If the Chinese have hyper-accurate terminally guided ballistic missiles, then the Navy has a much larger problem than the DDG-1000. Tactical ballistic missile defense is in general a better bet than strategic, because the number of hits actually matters; the system doesn’t have to be perfect to be useful. But as I suggested above, even one hit is likely to make an aircraft carrier useless for combat operations. I am not optimistic that, even with a relatively successful BMD program, a carrier battle group could immunize itself from a dedicated attack with lots of ballistic missiles.
In a 2006 article republished in a recent Naval War College Review, Wang Wei goes into some additional detail regarding ballistic missile attacks on ships at sea.
I count myself among the folks who aren’t wound up about the possibility that McCain’s speech on the Georgian crisis might have benefited from Wikipedia. After all, quality bloggers like Confederate Yankee use Wikipedia all the time, and I don’t think anyone would doubt the vastness of Bob Owens’ intellectual reach. As far as plagiarism itsef is concerned, the case is pretty thin; if McCain had submitted this in one of my courses, I might have sent him a quick e-mail to gently suggest that the internet is heaped neck-high with bullshit and that multiple, peer-reviewed (rather than user-edited) sources are likely to be more reliable and current. I’d have added a non-accusatory but firm reminder that when he’s working with a single source, he should be very careful to avoid duplicating even short phrases — something that often happens when students cut and paste passages that they plan to reword later.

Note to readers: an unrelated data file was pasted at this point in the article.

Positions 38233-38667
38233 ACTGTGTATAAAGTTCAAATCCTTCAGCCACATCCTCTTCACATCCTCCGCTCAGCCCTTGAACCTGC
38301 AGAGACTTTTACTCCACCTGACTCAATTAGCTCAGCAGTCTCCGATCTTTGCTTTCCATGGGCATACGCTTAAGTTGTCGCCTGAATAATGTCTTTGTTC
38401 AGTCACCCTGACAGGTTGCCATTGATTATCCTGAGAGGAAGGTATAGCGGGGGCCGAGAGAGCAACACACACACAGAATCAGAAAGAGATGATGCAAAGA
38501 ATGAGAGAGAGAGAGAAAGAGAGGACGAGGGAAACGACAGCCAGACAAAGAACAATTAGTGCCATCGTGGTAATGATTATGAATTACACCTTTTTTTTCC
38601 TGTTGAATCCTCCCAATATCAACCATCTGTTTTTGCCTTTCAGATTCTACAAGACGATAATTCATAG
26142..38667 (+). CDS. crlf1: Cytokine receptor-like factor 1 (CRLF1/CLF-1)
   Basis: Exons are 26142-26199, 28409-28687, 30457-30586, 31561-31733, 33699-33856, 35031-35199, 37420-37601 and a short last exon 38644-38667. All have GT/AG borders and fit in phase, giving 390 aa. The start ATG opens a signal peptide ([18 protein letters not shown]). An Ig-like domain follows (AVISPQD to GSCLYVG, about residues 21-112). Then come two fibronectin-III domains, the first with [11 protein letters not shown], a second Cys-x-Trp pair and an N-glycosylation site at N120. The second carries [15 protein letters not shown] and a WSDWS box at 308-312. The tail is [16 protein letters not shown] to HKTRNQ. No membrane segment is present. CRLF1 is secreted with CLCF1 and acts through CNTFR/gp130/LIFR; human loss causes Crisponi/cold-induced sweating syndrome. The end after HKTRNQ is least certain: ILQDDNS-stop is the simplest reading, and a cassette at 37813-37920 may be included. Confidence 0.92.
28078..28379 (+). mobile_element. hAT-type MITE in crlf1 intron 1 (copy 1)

I’d try to be understanding, though. Because you just never know how complicated and rushed a person’s life can be outside the classroom. It may have been, for example, that John had to work a double shift the night before to cover for that guy who smoked up in the walk-in freezer and got his ass fired. Or maybe his roommate’s girlfriend dumped him, and John was up all night holding the guy’s hand and cradling his head to keep it from dangling in the toilet. Or maybe he had that hellacious chemistry test to study for. The thing is, you never know.
Insanely old people Kids get lazy, and they make mistakes. Sometimes, you just give them a C and the benefit of the doubt, and you move on.
The Times has a fairly grim account of the Georgian retreat from Gori: